From the top and steady now
Looking up while falling down
On these mountains, we dance
Dramatise our fall from grace
Cold misty mountain range
Climb them all to reach the stage
Where our love notes sound so sweet
Where the cicadas sing as we sleep
Bring the fire dancers, bring the tears
Everything we lost over the years
Start the thunder, beat the drums
All we know we must become
I am a free spirit;
Though bound by obligations and duties
At times I feel trapped in this life that I chose to live
I know that I am still a free spirit;
The foundations I build are for you to grow your roots
I will rest only knowing you are taken care off
I am but a free spirit;
I am yours my love but only for now
I am but a shadow of what is me
A mask that cast doubt in what is me
The red blood in me is now thin liquid
It spills not on my land when I bleed
The sweat on my brow is becoming water
It falls not on my land and taste less saltier
The tears in my eyes is about survival
It drops not on my land when I feel vulnerable
My name is Boko
Son of the Earth
Great grandson of Nabwalega
Born under a village hut
Using herbs from the forest
In the ways of my ancestors
Rain drummed against the earth
And the wind whispered welcome
Nature embraced me warmly
Trapped between heaven and hell
Meandering through the jungle
I followed my ancestors’ spirits
Spells and chants were imparted
Waded through the twilight grove
And drank from the spirits well
I ate fruits of knowledge
Each fruit sweeter
Than the one before
I gathered the pearls
On Digalagala Island
Filled my mind with its wisdom
To save my people’s ailments
I see a monster
Rising within us
Rising among us
Rising deviously and
pervading every established
I see a monster
Looming with raw hands
Prodding the conscience
of every man
It takes no prisoner
Yet each man is a prisoner
Yes every man is a prisoner
I came home from afar
From the world of civilisation
Rejoicing at last for my spirit's revival
But my optimism failed
My heart beat dropped
My bones shook to extreme
My home is no more
The culture and traditions vanished
Traditional songs are rarely sung
Kundu and conch shell are heard no more
Foreigners turned my people’s heart
IN THE days when the world was new a small group of frightened people on one of the many islands far to the northwest of Papua New Guinea were preparing three large outrigger canoes for an ocean voyage.
On the hill overlooking the beach where the outriggers were moored a lookout kept watch ready to raise the alarm should the war canoes of their enemy appear on the horizon.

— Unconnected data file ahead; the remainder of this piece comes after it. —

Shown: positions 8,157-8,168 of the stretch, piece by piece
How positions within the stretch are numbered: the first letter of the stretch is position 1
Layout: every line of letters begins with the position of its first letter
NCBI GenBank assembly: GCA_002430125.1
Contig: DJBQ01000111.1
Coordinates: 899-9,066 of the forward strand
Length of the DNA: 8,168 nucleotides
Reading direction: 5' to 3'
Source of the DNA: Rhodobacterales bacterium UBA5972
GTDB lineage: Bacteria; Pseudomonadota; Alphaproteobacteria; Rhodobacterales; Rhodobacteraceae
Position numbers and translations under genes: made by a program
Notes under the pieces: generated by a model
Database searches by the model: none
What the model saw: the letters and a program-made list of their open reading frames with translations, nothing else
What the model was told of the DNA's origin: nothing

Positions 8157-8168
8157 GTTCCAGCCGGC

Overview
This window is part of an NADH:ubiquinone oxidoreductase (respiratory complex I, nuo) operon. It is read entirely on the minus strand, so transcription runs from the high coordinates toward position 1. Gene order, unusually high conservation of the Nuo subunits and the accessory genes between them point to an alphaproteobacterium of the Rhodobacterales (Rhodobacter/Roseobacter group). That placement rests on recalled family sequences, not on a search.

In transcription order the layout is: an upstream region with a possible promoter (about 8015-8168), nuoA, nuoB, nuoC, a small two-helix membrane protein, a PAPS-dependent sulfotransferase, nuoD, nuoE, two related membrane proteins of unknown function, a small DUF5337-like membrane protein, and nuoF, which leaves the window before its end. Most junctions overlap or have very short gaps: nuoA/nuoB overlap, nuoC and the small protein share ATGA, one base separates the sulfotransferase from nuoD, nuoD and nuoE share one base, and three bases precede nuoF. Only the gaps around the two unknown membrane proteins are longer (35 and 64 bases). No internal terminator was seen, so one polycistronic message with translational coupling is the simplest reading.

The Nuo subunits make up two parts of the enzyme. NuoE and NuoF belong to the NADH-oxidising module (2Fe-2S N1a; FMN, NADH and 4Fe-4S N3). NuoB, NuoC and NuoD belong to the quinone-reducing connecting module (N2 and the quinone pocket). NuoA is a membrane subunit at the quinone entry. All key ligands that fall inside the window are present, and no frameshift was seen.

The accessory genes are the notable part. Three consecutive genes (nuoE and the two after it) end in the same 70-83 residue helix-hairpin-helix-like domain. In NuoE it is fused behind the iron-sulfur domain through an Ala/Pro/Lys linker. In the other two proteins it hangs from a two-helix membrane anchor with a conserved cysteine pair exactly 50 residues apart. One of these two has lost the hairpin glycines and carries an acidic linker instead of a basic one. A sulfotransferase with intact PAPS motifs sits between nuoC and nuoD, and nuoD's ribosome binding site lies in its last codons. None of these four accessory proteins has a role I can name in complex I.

Boroma had never seen anything like it. The little black piglet was sitting in a bamboo pen in the hull of the largest canoe.
Everywhere men, women and children were hurrying about loading the canoes with everything necessary for the voyage. Bilums of taro and hundreds of coconuts were being packed into every available part of each canoe.
That which we are told not to speak, speak
That which uplifts the sad and weak, speak
That which is ignored on the street, speak
That which blesses at day break, speak
That which is a WikiLeaks, speak
That which we seek, speak.
That which we do not want to write, write
That which feeds your mind fright, write
That which keeps you up at night, write
That which is hidden from light, write
That which hearts confide, write
That which is right, write.
“If you can’t assure me of my money, you can wait a long time in the hall”
“It’s gavman payday so the staff usually get two and half hours for lunch”
“Highlands election is like coffee season, make money with little effort”
“Donated by Hon Con Artist MP” – Sign on district hospital ambulance
“My clansman is department head, so my claim will get the nod”
“If you want your paper work done, throw some lunch money at the clerk”
THE THREE men met for their usual Saturday get together. Public servant Tau, believer Christopher and villager Pele.
Old mates in the same class from community school to high school. After that they pursued their separate pathways.
They liked the Saturday get-together, discussing and talking about issues. This day they were at Tau’s place.
“Talicia, kam pastem,” Tau called to his second daughter, “go tokim mummy boilim wara na tanim saksak. Tokim em ba tingim uncle Pele na uncle Chris tu stap wantem mi.” [Come quickly Talicia. Ask mum to boil the water and mix the sago. Tell her that uncles Pele and Chris are with me.]
I have in my house a Crocodile
I can’t tell if she or a he
It does not attempt to bite me
Nor does it ask for food
Permanently it sits on hardwood
My name inscribed like an ad
A rocket on the launch pad
ready to take me on a long ride
to spread my name far and wide
The Crocodile I got at a ‘moka’ ceremony
Like a free pig, I paid no money
Received with thanks in Kundiawa
wondering if I’d get another in Arawa
But must allow the young to compete
the Crocodile Prize competition will be complete
Enduring like the everlasting daisy flower
I got my Crocodile Prize decreed by the powers
of Mt Wilhelm, so strong and mysterious
IT WAS recess and I was walking from the classrooms when I heard the unmistakable rattling of a chainsaw. The sound came from the direction of the head teacher’s house.
The tree fellers were here and the ancient, wrinkled mango tree was coming down.
Arriving at the scene, I saw a group of local men assisting the chainsaw operator.
There had been much controversy in the months and years leading up this moment.
I knew the old mango tree near the head teacher’s house had been judged and found wanting. Its ancient memories would soon be forever erased.
Crowded on one side were straight faced teachers, excited students and others locals had never before seen.
Everyone was focused on the operator as he occasionally revved the chainsaw to gain traction into the thick trunk of the age old tree.
We flee from the gods that we fear and know;
the eagles that fly and ants that burrow
deep into the recesses of our psych,
and stir in us demons of the Third Reich.
We curse the padres of the Holy See,
who hang our fate on clouds over the sea,
flirting with the images in our brains
as we scramble from the füehrer’s disdain.
Jimmy Drekore arrives home today after receiving his World of Children Award in New York – the ‘Nobel Prize’ for services to kids. Jimmy is an adornment to Papua New Guinea on the global stage
The extraordinary hand
That touches the hearts
Receives the World of Children Award
The single voice
That answers the voiceless
Receives the World of Children Award
The committed heart
That erases the tears
Receives the World of Children Award
So here I lie in the pigsty,
my worth and want to testify;